Security experts recommend as part of security best practices to use a password manager. However, the last thing they expect is for that password manager to be compromised by an attack. Australia's ClickStudios password manager recently experiences such a breach.
Threat researchers from CSIS Security Group reported that the company ClickStudios was attacked between April 20 and April 22. The hackers uploaded a malicious update to its password manager with malware inside, "Passwordstate." According to the notice posted on April 23, the attackers used a Zip file with a dynamic link library ("moserware.secretsplitter.dll") laced with malicious code.
CSIS Security Group commented that "The malicious code tries to contact [a URL] in order to retrieve an encrypted code. Once decrypted, the code is executed directly in memory."
Threat researchers dubbed the malware "Moserpass," which contacts a command-and-control server to execute additional commands. Before researchers could investigate further, the command server was shut down. They did comment that the code was small, less than 4KB of data.
SentinelOne researcher Juan Andres Guerrero-Saade posted on Twitter, "At a glance, the Loader has the functionality to pull a next stage payload from the [command and control server]. "There's also code to parse the 'PasswordState' vault's global settings (Proxy UserName/Password, etc.) about the incident"
How Did ClickStudios Respond?
ClickStudios could not be reached for a comment about the attack. So, at this point, it is unknown how many customers that use Passwordstate may have downloaded the malicious update. ClickStudios does boast of serving more than 29,000 individuals and 370,000 security and IT companies worldwide. The tool is used as a vault for passwords and to share "sensitive password resources."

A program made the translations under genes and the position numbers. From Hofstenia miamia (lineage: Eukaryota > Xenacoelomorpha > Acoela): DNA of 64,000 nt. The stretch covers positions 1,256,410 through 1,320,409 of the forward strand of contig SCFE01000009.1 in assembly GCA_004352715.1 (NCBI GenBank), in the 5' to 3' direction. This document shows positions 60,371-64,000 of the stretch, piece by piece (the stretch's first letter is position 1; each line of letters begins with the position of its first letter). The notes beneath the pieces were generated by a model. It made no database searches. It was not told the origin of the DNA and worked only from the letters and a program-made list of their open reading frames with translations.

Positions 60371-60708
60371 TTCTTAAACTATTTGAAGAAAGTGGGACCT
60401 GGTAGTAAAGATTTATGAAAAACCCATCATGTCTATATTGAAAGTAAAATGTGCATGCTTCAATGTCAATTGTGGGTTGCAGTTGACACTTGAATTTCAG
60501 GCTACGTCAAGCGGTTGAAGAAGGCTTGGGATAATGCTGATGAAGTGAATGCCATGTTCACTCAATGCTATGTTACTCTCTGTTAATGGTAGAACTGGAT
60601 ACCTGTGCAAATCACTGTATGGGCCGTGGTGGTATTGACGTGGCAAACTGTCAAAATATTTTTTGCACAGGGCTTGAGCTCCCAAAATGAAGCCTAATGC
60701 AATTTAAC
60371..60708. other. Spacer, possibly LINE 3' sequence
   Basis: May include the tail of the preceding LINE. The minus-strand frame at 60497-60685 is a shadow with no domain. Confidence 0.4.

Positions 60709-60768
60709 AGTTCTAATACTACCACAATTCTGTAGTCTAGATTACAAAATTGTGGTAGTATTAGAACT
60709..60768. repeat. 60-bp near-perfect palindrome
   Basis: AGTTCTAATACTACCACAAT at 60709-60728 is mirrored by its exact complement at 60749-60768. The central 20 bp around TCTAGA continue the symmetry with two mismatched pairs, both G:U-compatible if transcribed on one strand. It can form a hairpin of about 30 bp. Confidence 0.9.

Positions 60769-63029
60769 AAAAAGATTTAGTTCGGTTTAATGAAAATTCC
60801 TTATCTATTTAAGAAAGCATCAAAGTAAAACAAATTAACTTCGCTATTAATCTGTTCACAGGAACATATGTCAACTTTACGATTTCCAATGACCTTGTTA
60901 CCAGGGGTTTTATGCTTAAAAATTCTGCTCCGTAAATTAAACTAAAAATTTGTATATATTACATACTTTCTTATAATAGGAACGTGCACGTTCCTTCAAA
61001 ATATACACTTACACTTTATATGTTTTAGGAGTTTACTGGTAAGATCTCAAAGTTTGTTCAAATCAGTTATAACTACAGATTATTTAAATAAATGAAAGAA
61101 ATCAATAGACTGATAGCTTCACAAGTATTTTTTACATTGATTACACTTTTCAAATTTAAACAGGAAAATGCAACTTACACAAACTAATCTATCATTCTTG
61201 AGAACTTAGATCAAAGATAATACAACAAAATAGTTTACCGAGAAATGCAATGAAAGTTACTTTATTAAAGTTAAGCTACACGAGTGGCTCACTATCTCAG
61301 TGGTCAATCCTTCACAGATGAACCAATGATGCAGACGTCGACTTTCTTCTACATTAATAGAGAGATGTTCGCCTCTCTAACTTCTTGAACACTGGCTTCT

The ClickStudios website contained a message to customers saying:
"At Click Studios, we take the privacy of our customers very seriously. Many have expressed the wish to keep private that they have selected Passwordstate to protect their credentials. As much as we would like to advertise all our customers on our website, we hope you can appreciate us honouring their wishes and keeping this information private and confidential."
Threat experts are calling the incident another supply chain attack. Hackers are targeting companies and data repositories that provide them access to a wide variety of individual users. The attack is one on a long line of supply chain attacks following the SolarWinds Orion attack. Along with them, Microsoft Exchange, Accellion, and Codecov have recently been targeted with breaches to access thousands of end-users. Some of these recent attacks are still sending shockwaves of damage through the industry.
Is it Safe to Use a Password Manager?
It is widely recommended that individuals and companies use password managers to keep and store very strong passwords for all devices, systems, and logins. However, are these programs safe?
As with most things, password managers are not all the same. Many do not store customers' passwords on their own database structure. They use other cloud systems or encrypted data servers. Some run locally on the users' machine only.
The key to keeping your online life safe is to do your research. Read reviews and delve deeply into the inner workings of the password manager you choose. Before signing up, find out how your data will be collected, stored, and used. In this world full of hackers and ransomware, you cannot be too careful. Consult IT experts and what programs they recommend for storing your most critical and sensitive passwords. To keep your private information secret, you must be your own advocate and check everything. Keep a close eye on your home and office network. Use good, strong antivirus and keep everything updated with the latest security patches.
In the event of a data breach, change all your passwords immediately.